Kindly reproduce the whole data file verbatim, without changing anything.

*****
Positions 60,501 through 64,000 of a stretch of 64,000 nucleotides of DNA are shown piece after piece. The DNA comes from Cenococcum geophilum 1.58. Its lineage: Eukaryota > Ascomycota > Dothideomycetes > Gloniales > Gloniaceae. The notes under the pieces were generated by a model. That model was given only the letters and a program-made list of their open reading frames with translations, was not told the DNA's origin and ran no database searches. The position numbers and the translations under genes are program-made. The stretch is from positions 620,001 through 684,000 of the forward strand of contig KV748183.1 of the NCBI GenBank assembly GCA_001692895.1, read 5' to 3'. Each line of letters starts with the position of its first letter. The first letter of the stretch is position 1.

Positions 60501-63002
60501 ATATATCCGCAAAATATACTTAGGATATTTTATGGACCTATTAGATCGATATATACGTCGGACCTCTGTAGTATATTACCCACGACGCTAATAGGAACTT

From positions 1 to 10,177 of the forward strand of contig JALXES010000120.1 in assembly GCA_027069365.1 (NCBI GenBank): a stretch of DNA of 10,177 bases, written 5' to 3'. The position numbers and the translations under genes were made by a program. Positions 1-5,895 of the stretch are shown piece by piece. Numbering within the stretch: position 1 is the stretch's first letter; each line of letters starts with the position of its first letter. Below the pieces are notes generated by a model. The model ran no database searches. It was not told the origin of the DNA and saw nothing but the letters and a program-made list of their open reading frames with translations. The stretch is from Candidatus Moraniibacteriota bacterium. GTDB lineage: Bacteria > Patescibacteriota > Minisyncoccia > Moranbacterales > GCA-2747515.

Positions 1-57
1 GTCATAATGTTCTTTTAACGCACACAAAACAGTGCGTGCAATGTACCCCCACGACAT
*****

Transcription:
Positions 60,501 through 64,000 of a stretch of 64,000 nucleotides of DNA are shown piece after piece. The DNA comes from Cenococcum geophilum 1.58. Its lineage: Eukaryota > Ascomycota > Dothideomycetes > Gloniales > Gloniaceae. The notes under the pieces were generated by a model. That model was given only the letters and a program-made list of their open reading frames with translations, was not told the DNA's origin and ran no database searches. The position numbers and the translations under genes are program-made. The stretch is from positions 620,001 through 684,000 of the forward strand of contig KV748183.1 of the NCBI GenBank assembly GCA_001692895.1, read 5' to 3'. Each line of letters starts with the position of its first letter. The first letter of the stretch is position 1.

Positions 60501-63002
60501 ATATATCCGCAAAATATACTTAGGATATTTTATGGACCTATTAGATCGATATATACGTCGGACCTCTGTAGTATATTACCCACGACGCTAATAGGAACTT

From positions 1 to 10,177 of the forward strand of contig JALXES010000120.1 in assembly GCA_027069365.1 (NCBI GenBank): a stretch of DNA of 10,177 bases, written 5' to 3'. The position numbers and the translations under genes were made by a program. Positions 1-5,895 of the stretch are shown piece by piece. Numbering within the stretch: position 1 is the stretch's first letter; each line of letters starts with the position of its first letter. Below the pieces are notes generated by a model. The model ran no database searches. It was not told the origin of the DNA and saw nothing but the letters and a program-made list of their open reading frames with translations. The stretch is from Candidatus Moraniibacteriota bacterium. GTDB lineage: Bacteria > Patescibacteriota > Minisyncoccia > Moranbacterales > GCA-2747515.

Positions 1-57
1 GTCATAATGTTCTTTTAACGCACACAAAACAGTGCGTGCAATGTACCCCCACGACAT